Spending a Moment with Émilie Du Châtelet

This morning, Émilie Du Châtelet stopped me in my tracks. I’ve been reading Inventing the Mathematician by Sara N. Hottinger. The book, which I’m sure I’ll write more about after reading and inwardly digesting it, is about race, gender, and mathematics. Today, I was reading a chapter about how portraiture influences our conception of mathematics and mathematicians.

I’m sure I’ve seen pictures of Du Châtelet before. She did research in physics and translated Newton’s Principia into French, which helped his ideas gain acceptance in France. She is one of the first women whose contributions to math are recorded, but like Sophie GermainEmmy NoetherSofya Kovalevskaya, and our other foremothers, she was not one of the first women with significant mathematical talent. I know I’ve read about her in the past. But this time, I really looked at her.

She is wearing a flouncy dress and a shiny gold jacket, or perhaps shawl or cape, trimmed with fur. Lace and bows abound, and, after the fashion of the time, her dress is low-cut in the front. Her desk is covered with books and she is using a compass. She is looking right at the viewer. Hottinger writes, “it is clear that her work has just been interrupted by the viewer. The soft smile, however, indicates that she is pleased to see the viewer, and the position of the head, learning on the left hand, communicates both a sense of youth and that she is working on something that gives her pleasure…”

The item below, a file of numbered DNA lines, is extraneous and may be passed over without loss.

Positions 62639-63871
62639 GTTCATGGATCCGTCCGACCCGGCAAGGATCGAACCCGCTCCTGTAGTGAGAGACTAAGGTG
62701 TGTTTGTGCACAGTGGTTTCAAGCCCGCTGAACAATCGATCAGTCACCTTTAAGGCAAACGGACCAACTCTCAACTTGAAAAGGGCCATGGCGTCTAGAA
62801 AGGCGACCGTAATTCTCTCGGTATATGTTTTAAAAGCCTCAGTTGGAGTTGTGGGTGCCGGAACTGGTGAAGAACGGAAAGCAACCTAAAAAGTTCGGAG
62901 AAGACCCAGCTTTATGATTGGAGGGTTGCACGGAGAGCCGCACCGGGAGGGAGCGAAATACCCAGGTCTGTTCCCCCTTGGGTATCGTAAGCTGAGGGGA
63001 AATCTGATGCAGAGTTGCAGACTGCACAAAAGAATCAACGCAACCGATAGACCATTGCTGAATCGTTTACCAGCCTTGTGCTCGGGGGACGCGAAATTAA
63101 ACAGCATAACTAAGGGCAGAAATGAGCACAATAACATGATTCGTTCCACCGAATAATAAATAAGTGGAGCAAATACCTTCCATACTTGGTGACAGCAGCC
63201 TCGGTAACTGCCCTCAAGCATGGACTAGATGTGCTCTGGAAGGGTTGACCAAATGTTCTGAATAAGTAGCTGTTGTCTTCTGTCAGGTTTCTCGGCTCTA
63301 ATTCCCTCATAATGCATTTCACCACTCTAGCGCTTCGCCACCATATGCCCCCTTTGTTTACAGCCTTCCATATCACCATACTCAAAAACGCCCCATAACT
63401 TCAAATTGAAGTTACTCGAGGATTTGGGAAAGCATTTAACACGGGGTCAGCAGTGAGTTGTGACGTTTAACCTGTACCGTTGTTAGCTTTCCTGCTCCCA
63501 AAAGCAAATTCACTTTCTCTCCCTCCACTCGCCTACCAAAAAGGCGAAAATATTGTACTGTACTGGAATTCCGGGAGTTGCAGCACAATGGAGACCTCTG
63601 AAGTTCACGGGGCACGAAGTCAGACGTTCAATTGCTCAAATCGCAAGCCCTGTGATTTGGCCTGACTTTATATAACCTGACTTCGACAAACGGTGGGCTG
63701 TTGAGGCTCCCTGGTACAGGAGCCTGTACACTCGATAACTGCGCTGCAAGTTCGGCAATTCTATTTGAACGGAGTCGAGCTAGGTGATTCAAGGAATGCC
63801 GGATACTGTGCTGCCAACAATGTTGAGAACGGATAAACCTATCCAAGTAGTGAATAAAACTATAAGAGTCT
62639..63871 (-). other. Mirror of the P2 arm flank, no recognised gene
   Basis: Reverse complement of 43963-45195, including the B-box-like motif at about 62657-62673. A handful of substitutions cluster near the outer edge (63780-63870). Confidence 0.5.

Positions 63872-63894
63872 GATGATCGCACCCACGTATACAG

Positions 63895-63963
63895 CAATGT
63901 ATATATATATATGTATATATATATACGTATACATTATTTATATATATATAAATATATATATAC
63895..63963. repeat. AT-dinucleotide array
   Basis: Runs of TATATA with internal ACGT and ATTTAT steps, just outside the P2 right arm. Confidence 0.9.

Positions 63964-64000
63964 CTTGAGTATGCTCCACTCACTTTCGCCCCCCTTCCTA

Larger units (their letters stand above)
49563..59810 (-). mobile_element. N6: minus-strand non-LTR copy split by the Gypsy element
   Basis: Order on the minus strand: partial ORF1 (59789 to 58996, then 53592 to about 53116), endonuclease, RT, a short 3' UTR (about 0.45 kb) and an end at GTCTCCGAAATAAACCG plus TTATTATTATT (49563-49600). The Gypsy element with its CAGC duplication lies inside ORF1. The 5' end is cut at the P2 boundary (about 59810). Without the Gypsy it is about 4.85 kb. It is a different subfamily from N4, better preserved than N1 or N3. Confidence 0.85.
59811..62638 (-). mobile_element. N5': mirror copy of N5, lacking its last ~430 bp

No mathematicians I know—not even Cedric Villani, with his flamboyant cravats and brooches—dress quite as extravagantly, but the picture is familiar. She looks intelligent, kind, and lost in thought, just like many women I know who do math today. It’s the face of a mathematician when a student knocks on her door with a question about homework or when a colleague asks if she wants to go get a coffee.

I was startled to see this portrait of a woman doing math hundreds of years ago, but I shouldn’t have had to feel that way. Our culture still treats women in math as exotic, even though we’ve been around for a long time. In her book, Hottinger argues that it’s no coincidence that Newton’s portrait is seared into my brain but Du Châtelet’s isn’t. Du Châtelet’s soft, smiling face isn’t in most math history books, even when her story is. It’s not the face our culture expects a mathematician to have.

I needed to see that face today. Thanks, Émilie, for taking a moment out of your day to help me feel that human connection. I can see you’re busy right now. Maybe we can get that coffee next week.

For more information on Émilie Du Châtelet, check out her biography on the Agnes Scott College women in math site or these articles:
This Month in Physics History, APS News
Émilie Du Châtelet, the Woman Science Forgot by Robyn Arianhrod (subscription required)
A feminist Newtonian by Thony Christie